Scene: City Council chambers in a small southern town in America.

Act I:

Citizens file into Council Chambers, pausing only to have a police officer check them for weapons.  They talk about the days – not long ago – when none of this was deemed necessary: when a Council meeting was an occasion when one could catch up with friends, talk to elected officials and partake in that singularly beautiful event known as “participatory democracy.”

Feelings are running high and before the opening crash of an energetically-wielded Mayoral gavel, the people speak to one another about the issues that are dividing and consuming their community: a local airport that Council wants to relocate miles away in the middle of 200+ acres of fragile wetlands, a 100-year Floodplain and the Rose Basin; water rates that were hiked 35% to pay for an ill-advised venture; a much-loved Director of Tourism recently terminated due to, apparently, trumped-up and politically-motivated charges – and then denied the right to appeal her case; the City’s purchase of a $1.4 million piece of property without the knowledge or input of the citizenry, the seeming violations of Georgia’s Sunshine Laws… the list is long and deeply disturbing.

Act II:

Council files into the standing-room-only Chamber and begins to dispense with the formalities of business. Then it’s on to the “Granting Audience to the Public” portion of the meeting.

The Mayor, with his stone-face and monotone voice, reads The Rules. These dictate when we may speak, command that no questions are to be asked, no Council person is to be addressed directly, there is to be no speaking among the audience, no sounds – and then he threatens all with ejection should we violate his terms. The audience is also informed that should an individual be ejected they will not be allowed to return to any future meetings without the consent of the majority of Council. Thus freedom of speech and the right to petition the government have been casually dismissed.

And so it goes as the audience is tempted to check their passports to make sure that they have not been inexplicably whisked to a Third World country run by a despotic regime.

Police officers stand to the side and at the back of the room. On one memorable occasion an officer stood in front of the dais fondling his sidearm.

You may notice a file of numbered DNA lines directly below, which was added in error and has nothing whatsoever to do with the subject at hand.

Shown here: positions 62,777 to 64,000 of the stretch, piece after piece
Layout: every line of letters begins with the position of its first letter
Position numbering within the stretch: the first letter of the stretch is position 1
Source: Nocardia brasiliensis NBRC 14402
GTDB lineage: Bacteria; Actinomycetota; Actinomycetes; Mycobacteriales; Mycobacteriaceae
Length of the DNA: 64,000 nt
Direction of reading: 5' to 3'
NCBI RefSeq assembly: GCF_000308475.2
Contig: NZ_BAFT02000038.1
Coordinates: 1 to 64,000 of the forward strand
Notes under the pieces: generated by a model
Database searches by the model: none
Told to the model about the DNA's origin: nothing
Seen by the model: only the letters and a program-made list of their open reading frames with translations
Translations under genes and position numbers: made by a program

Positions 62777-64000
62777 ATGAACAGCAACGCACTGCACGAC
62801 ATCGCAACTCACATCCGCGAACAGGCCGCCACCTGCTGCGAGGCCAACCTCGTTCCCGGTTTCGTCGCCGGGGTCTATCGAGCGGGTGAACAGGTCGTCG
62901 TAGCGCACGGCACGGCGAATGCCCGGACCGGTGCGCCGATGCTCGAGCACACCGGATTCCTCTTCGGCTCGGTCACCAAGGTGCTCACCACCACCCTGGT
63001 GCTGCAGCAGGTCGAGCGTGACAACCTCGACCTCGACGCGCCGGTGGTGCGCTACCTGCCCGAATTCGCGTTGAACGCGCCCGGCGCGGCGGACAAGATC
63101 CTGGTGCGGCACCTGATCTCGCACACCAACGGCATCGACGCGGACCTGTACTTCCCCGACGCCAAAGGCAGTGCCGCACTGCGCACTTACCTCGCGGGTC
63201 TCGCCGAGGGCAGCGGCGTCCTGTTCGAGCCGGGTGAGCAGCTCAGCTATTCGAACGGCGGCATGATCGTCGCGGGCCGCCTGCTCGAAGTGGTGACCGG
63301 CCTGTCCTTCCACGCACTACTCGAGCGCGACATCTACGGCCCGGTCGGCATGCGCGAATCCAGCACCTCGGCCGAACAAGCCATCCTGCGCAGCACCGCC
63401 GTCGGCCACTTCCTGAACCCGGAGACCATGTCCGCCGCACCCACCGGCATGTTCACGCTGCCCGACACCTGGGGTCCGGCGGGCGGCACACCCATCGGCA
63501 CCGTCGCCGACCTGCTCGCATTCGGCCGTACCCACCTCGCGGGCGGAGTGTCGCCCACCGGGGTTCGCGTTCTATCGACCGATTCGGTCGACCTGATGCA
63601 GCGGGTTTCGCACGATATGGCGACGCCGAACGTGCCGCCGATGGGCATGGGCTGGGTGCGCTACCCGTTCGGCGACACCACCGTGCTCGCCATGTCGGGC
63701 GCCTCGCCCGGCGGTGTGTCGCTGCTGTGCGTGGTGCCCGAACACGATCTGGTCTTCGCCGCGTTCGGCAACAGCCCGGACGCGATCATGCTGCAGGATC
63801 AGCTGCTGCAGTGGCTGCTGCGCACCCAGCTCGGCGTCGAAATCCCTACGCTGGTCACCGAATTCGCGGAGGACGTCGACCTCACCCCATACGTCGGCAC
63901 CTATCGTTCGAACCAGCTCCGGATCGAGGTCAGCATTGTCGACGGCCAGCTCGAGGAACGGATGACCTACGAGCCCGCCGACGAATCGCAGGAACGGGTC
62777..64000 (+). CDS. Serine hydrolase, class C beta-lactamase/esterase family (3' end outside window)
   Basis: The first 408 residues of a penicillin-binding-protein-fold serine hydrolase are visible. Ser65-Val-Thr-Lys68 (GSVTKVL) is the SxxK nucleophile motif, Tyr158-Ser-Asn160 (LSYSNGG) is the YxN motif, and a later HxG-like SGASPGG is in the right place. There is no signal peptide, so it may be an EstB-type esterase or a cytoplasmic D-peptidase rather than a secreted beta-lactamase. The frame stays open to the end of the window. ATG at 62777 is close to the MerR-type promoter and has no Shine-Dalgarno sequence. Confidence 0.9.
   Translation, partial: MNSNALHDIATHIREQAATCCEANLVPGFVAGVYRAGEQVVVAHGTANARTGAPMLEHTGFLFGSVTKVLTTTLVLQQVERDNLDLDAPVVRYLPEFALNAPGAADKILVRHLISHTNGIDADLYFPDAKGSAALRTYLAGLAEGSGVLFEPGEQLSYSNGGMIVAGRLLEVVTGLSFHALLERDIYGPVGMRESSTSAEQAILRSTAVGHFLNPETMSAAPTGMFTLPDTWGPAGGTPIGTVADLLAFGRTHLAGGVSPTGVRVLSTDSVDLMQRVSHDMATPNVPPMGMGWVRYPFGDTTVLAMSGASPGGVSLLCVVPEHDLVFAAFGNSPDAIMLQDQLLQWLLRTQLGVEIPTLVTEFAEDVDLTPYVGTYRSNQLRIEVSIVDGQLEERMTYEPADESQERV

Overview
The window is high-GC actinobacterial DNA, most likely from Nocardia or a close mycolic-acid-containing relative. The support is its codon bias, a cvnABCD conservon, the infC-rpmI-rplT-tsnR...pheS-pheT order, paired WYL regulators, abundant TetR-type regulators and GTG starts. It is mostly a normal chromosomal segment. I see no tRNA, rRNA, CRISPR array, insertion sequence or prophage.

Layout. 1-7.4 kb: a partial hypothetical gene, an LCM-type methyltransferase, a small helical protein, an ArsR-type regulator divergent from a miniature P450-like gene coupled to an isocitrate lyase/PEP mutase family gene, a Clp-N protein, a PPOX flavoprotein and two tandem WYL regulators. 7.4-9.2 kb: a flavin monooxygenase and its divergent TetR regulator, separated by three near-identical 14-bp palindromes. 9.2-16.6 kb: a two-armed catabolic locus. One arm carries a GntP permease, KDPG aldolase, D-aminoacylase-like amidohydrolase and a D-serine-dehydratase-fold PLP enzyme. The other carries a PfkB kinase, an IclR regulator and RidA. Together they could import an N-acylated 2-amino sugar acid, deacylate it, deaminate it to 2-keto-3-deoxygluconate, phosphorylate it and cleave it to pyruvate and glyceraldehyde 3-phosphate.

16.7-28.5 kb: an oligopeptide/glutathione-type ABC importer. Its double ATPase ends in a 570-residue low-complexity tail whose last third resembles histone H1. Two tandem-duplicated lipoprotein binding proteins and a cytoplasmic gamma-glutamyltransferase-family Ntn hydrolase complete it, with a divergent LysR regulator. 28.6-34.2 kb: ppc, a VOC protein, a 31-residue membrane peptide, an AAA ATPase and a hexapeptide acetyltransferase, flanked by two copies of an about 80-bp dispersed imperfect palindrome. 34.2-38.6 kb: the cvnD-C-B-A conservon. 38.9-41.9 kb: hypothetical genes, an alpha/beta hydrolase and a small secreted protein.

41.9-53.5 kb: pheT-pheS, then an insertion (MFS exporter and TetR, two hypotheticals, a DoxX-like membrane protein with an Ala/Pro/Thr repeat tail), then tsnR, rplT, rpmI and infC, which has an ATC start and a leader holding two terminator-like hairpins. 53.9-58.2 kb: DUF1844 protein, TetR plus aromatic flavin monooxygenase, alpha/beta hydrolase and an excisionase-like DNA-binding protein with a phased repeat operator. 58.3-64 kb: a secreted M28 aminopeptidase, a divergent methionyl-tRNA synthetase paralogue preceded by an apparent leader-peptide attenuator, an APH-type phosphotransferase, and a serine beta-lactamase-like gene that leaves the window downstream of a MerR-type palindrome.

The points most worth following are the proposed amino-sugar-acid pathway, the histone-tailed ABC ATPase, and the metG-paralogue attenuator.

An 83-year-old woman rises and approaches the podium. She has lived in this town for most of her life and has been actively engaged in supporting the causes that keep any society strong. The eye rolling among the majority of Council reminds me of marbles thrown onto the floor by an angry toddler. But she is old and frail and can thus be dismissed by Council.

The woman speaks of the blatant disregard of Sunshine Laws, the dearth of accountability and the trust that lies shattered. (I think that it’s whimpering in the corner beside the First Amendment). She is threatened with expulsion form Chambers.

Citizen after citizen stands to speak: some imploring Council to “just be fair”; some citing actions that reek of lack of honesty, fiscal irresponsibility and the corrosion of integrity. (Cue more eye-rolling on the part of Council). The people entreat their elected officials to “do the right thing” and are met with barely-concealed impatience and obdurate silence.

Act III:

The citizens leave the Chambers; exhausted, angry and demoralized. Once again their voices have fallen on deaf ears. They have been insulted and dismissed and nothing, it would seem, can permeate Council’s wall of haughty arrogance.

I am amazed by the willingness of my fellow townspeople to do the research; to spend hours looking into the minutiae of the law; to stand up, time and again, before a Council that criticizes, ignores and demeans them. (I, myself, have been told by a Council member that I have no right to speak, care more for “critters” than humans and should simply shut up. I have been, while in this country, subjected to slurs, threats, the rantings of my very own cyber-stalking local crank and the slings and arrows of xenophobia).

But I know that these people will continue to protest the corrosion of their community – and I have faith that they will neither be diverted by obfuscation nor cowed by punitive measures.  It is frightening to be sure: many have permits that await Council’s pleasure; many work on volunteer boards that can be shut down; many hold their breath, hoping to avoid retaliatory acts. Still they stand firm and fight.

I am told (and I believed this when I took my oath of citizenship last January) that it is the voice of “the people” that creates the great American choir.

Now I witness, first hand and as a citizen, a painful dichotomy: the defilement of democracy by elected officials underscored by the passionate protests of the people who are the blood, breath and bone of this immense “social experiment.” I must wonder though – when I see the very precepts of this country so sullied and corrupted on a small-town local level – what does the future hold for the nation as a whole?

Democracy is the only system that persists in asking the powers that be whether or not they are the powers that ought to be.” Sydney J. Harris.

Alex Kearns

Alex Kearns

Alex writes for a variety of national and international publications. A relative newcomer to the United States, she co-founded her town's first environmental organization (The St. Marys EarthKeepers, Inc.). In turns bemused, confused, entranced, frustrated and delighted, she enjoys unravelling the eternal enigma that is the Deep South.